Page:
War of the Rebellion: Serial 018 Page 0935 Chapter XXIV. CORRESPONDENCE, ETC.-CONFEDERATE.

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tween your strength as to-day reported (5,500) and that reported August 10. He would be pleased to have an explanation.

Very respectfully, your obedient servant,

[R. H. CHILTON],

Assistant Adjutant-General.

AUGUST 18, 1862.

General BRANCH:

If you find everything quiet you can leave a strong regiment on the mountain and return. Do not let your men show themselves. I will relieve your regiment this evening.

A. P. HILL,

Major-General.

HEADQUARTERS, TAYLOR'S [FARM],

Via Gordonsville, Va., August 18, 1862.

General S. COOPER:

Better not send troops by Lynchburg; it will prevent transportation of supplies from that point. Put the division on march. Send portion by Central Railroad to Orange Court-House.

R. E. LEE,

General.

RICHMOND, VA., August 18, 1862.

General R. E. LEE, Gordonsville, Va.:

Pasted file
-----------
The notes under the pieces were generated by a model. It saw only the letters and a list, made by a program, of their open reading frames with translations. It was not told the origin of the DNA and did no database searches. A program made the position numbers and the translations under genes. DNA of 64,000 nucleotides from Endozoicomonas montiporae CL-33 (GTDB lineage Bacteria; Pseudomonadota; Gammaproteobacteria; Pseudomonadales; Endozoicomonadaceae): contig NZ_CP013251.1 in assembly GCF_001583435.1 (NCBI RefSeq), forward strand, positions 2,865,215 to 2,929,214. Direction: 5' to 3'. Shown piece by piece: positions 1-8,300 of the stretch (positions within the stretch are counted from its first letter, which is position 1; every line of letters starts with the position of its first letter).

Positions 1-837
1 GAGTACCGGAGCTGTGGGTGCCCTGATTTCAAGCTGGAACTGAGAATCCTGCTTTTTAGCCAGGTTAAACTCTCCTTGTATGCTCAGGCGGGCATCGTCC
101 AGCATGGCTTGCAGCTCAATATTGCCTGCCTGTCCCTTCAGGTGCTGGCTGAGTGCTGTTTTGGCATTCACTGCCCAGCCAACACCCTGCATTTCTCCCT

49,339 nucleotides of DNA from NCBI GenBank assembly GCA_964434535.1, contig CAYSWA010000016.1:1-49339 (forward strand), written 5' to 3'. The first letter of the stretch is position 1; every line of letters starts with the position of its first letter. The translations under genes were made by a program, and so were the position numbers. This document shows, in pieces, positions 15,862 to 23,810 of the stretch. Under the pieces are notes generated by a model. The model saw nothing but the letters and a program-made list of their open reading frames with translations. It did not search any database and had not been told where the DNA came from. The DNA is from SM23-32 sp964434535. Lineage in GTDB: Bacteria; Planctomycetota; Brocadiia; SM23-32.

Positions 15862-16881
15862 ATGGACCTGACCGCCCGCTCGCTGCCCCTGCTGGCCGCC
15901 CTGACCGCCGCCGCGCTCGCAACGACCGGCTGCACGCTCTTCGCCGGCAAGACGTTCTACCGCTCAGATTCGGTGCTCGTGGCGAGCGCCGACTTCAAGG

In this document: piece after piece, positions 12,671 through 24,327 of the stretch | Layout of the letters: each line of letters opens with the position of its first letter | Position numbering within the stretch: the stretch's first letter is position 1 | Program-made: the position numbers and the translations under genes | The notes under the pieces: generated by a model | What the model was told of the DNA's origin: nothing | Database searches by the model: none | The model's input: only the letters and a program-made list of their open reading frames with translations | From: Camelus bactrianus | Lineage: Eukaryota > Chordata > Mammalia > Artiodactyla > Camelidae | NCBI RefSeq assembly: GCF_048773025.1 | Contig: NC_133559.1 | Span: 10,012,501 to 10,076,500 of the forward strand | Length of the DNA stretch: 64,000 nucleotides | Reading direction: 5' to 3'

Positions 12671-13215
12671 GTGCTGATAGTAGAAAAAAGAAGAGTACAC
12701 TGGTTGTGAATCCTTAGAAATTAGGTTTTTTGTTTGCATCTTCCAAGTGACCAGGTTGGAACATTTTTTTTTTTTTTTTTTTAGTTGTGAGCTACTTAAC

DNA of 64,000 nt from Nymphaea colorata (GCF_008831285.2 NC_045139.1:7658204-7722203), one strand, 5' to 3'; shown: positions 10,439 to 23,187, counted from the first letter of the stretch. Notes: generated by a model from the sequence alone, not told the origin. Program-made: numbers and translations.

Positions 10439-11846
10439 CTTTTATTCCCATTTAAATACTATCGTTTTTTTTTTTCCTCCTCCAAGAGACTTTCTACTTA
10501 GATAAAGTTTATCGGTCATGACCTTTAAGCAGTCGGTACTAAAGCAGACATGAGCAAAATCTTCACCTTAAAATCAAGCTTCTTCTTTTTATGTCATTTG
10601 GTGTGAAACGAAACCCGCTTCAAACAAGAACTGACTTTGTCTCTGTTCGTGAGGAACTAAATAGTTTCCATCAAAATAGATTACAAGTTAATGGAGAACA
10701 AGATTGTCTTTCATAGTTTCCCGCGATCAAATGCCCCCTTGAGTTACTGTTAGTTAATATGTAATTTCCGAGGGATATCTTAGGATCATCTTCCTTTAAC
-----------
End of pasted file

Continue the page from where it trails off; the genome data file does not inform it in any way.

The reports from below not fully confirmed, but rendered more probable. Hampton is making reconnaissance in force. Expect to hear conclusively to-day. Have urged the arrangement desired. Want of transportation detained Colquitt's brigade until to-morrow.

JEFFERSON DAVIS.

HEADQUARTERS SALT SULPHUR SPRINGS, W. VA.,

Via Dublin, August 18, 1862.

Honorable GEORGE W. RANDOLPH:

News has just reached me that the enemy have fallen back from Meadow Buff. They had previously fallen back from the Flat Top, in Mercer County. I am pushing my reconnaissance on both sides of the New River with a view to ascertain the enemy's whereabouts.

W. W. LORING,

Major-General, Commanding.

SALT SULPHUR SPRINGS, W. VA.,

Via Newbern, August 18, 1862.

Honorable GEORGE W. RANDOLPH, Secretary of War:

The enemy has precipitately withdrawn from Meadown Bluff and Flat Top Mountain; probably has gone to Gauley Bridge. If you promptly